|LETTER TO EDITOR
|Year : 2015 | Volume
| Issue : 6 | Page : 728-729
Advocating global usage of "smart" syringes in healthcare
Saurabh R Shrivastava, Prateek S Shrivastava, Jegadeesh Ramasamy
Department of Community Medicine, Shri Sathya Sai Medical College and Research Institute, Chennai, Tamil Nadu, India
|Date of Web Publication||21-Nov-2015|
Dr. Saurabh R Shrivastava
3rd Floor, Department of Community Medicine, Shri Sathya Sai Medical College and Research Institute, Ammapettai Village, Thiruporur - Guduvancherry Main Road, Sembakkam Post, Kancheepuram - 603 108, Chennai, Tamil Nadu
Source of Support: None, Conflict of Interest: None
|How to cite this article:|
Shrivastava SR, Shrivastava PS, Ramasamy J. Advocating global usage of "smart" syringes in healthcare. Iranian J Nursing Midwifery Res 2015;20:728-9
Worldwide, in the health care industry, administration of injections is one of the most frequently performed procedures. The World Health Organization has defined "safe injection" as one which is not only harmless to the recipient, but even does not expose the provider to any risk and does not produce any waste which can be hazardous for the society. In-fact, on an annual basis, at least 16 billion injections are administered worldwide, of which immunization related injections account for only five percent of them, while the rest being employed for various other indications (like transfusion of blood and blood products, drug/fluid administration, etc.)., As administration of an injection is an invasive procedure, thus it is crucial to maintain safety standards so as to prevent the transmission of disease or injuries.
The practice of administration of unsafe injections has resulted in an extensive transmission of blood-borne infections among patients, health professionals and the community, especially in low/middle income nations., Findings of a study revealed that in the year 2010, almost 1.7 million, 0.3 million, 0.03 million people were infected with hepatitis B virus, hepatitis C virus, and HIV respectively because of usage of unsafe injection. Furthermore, in a very recent incident in Cambodia, more than 200 people were found to be HIV positive after a doctor used unsterilized needles for giving injections. Similar sorts of disasters have been reported in Nevada (United States of America), Egypt, Gujarat (India), Kyrgyzstan, and various other settings across the world. In general, unsafe injection practices include, reusing injection equipment to give injections; administering unnecessary injections for those conditions for which oral medications are available and recommended; accidental needle-stick injuries among health professionals while giving an injection or after the injection; and improper handling and management of the sharp wastes.,
Acknowledging, the global magnitude of the problem, the WHO has advocated for the exclusive usage of "smart" syringes worldwide by the year 2020 in order to assist all the nations to tackle the widespread issue of unsafe injections. The objective of this initiative is to prevent the re-usage of injections/reduce the prevalence of needle-stick injuries through global communication and training of health workers, and to ensure better injection safety by facilitating use of engineered injection devices., These "smart" syringes have been designed in such a way that its re-usage can be prevented (viz. breakage of plunger on its own if attempted to pull back or retraction of the needle inside the syringe barrel at the end of injection). In addition, these syringes have been designed in such a way that a sheath slides over the needle after the completion of the injection so that providers can avoid needle stick injuries.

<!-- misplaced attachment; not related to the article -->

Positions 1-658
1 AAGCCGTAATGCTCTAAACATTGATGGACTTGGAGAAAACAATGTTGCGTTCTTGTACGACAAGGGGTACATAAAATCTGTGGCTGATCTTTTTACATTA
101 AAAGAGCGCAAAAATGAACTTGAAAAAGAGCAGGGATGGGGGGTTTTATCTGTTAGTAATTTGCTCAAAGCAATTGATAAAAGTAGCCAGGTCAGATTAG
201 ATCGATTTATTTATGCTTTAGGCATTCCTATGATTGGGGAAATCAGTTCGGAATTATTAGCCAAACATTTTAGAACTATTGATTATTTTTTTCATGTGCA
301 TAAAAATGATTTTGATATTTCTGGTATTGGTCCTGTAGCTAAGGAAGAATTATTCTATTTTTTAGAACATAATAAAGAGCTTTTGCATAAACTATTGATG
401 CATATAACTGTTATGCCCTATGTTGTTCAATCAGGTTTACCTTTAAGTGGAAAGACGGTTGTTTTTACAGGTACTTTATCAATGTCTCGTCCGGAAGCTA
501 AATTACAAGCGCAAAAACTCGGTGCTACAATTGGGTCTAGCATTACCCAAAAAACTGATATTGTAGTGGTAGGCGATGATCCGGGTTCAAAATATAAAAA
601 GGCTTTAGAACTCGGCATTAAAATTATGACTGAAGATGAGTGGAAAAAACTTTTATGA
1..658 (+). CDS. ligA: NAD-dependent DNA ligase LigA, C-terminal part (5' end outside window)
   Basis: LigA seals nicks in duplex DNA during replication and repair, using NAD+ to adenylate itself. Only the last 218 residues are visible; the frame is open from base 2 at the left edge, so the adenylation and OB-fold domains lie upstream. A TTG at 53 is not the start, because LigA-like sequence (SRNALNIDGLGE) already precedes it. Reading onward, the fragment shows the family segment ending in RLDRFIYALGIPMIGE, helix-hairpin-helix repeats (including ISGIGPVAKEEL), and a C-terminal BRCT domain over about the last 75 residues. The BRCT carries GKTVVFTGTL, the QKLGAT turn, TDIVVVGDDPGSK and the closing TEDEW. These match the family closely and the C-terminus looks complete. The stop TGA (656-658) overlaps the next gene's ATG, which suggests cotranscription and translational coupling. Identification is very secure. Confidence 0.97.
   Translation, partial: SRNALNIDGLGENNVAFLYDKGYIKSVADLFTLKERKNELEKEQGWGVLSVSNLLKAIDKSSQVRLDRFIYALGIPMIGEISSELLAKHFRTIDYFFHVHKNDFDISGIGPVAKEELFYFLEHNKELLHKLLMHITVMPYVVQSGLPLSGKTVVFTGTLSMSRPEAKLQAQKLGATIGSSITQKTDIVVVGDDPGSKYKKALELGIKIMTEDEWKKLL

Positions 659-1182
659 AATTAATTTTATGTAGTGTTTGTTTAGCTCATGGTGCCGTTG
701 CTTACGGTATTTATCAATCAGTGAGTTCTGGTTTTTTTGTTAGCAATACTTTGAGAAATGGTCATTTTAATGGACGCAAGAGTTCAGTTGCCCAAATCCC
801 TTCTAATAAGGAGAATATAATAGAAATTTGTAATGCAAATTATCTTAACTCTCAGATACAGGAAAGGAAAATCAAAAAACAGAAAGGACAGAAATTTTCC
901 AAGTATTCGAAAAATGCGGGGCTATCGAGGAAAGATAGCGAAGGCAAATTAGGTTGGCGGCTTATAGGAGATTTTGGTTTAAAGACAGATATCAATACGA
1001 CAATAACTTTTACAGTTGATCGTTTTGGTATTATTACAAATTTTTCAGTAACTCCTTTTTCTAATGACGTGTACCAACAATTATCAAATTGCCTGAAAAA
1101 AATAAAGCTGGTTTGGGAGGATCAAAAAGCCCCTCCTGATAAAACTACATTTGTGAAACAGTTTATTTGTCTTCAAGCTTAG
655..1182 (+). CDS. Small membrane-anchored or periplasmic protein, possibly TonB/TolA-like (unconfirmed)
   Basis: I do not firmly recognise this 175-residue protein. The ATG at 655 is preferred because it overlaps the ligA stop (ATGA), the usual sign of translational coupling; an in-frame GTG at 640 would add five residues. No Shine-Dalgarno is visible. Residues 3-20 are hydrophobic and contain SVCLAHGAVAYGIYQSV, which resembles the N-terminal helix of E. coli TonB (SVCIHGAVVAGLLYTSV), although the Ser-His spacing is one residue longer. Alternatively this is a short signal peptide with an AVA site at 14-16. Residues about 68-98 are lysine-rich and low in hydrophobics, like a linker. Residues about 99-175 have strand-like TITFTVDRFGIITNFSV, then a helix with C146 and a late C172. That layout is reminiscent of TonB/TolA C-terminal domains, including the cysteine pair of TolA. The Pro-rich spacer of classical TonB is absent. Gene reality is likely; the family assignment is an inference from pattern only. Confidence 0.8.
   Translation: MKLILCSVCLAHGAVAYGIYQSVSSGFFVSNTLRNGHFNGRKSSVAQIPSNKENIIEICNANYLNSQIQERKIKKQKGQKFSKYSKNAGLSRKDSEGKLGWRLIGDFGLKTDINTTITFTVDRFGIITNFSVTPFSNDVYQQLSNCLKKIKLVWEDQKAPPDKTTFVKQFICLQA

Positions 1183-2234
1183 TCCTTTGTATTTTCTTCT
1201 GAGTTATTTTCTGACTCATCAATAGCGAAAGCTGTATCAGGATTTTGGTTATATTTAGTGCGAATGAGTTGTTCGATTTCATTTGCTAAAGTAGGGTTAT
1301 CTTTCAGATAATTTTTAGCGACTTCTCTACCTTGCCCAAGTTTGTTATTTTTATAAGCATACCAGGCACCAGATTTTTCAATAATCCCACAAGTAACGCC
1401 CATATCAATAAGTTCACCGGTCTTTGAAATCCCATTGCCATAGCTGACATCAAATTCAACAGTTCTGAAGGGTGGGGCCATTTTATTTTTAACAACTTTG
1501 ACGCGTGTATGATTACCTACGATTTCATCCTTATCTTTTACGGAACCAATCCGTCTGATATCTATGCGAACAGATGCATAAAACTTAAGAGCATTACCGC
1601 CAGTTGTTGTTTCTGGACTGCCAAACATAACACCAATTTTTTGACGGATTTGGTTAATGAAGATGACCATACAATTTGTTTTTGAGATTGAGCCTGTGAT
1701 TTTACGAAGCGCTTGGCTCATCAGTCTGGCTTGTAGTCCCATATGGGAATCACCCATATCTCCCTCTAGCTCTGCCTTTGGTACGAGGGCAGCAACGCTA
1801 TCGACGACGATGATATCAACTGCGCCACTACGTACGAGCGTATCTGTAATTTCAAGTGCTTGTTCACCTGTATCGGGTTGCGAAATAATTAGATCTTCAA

At the same time, there is a great need to reduce the number of unnecessary injections (attributed to both community - preference for injections as the preferred line of treatment, and health providers – administration of injections in private practice can be a source of extra income to support their families) administered to people as it is an indirect way to reduce the risk. Furthermore, it has been re-emphasized to ensure the safe disposal of syringes and to impart periodic training sessions for the health providers on injection safety., However, to meet the projected targets, the main challenge is to ensure adequate production of "smart" syringes at an affordable cost, especially in low resource settings. Thus, developed nations and other donors should support this initiative to achieve the desired targets.,
To conclude, the use of the same syringe or needle to give injections to more than one person is significantly contributing towards the spread of infectious diseases worldwide. Hence, the policy makers from all the nations should advocate the usage of "smart" syringes on a continuous and consistent basis to save the lives of millions of people.
| References|| |
World Health Organization. WHO guideline on the use of safety-engineered syringes for intramuscular, intradermal and subcutaneous injections in health-care settings. Geneva: WHO Press; 2015. p. 7-10.
World Health Organization. Making all injections safe. Geneva: WHO Press; 2015. p. 2-4.
Hauri A, Armstrong G, Hutin Y. The global burden of disease attributable to contaminated injections given in health care settings. Int J STD AIDS 2004;15:7-16.
Pépin J, Abou Chakra CN, Pépin E, Nault V, Valiquette L. Evolution of the global burden of viral infections from unsafe medical injections, 2000-2010. PLoS One 2014;9:e99677.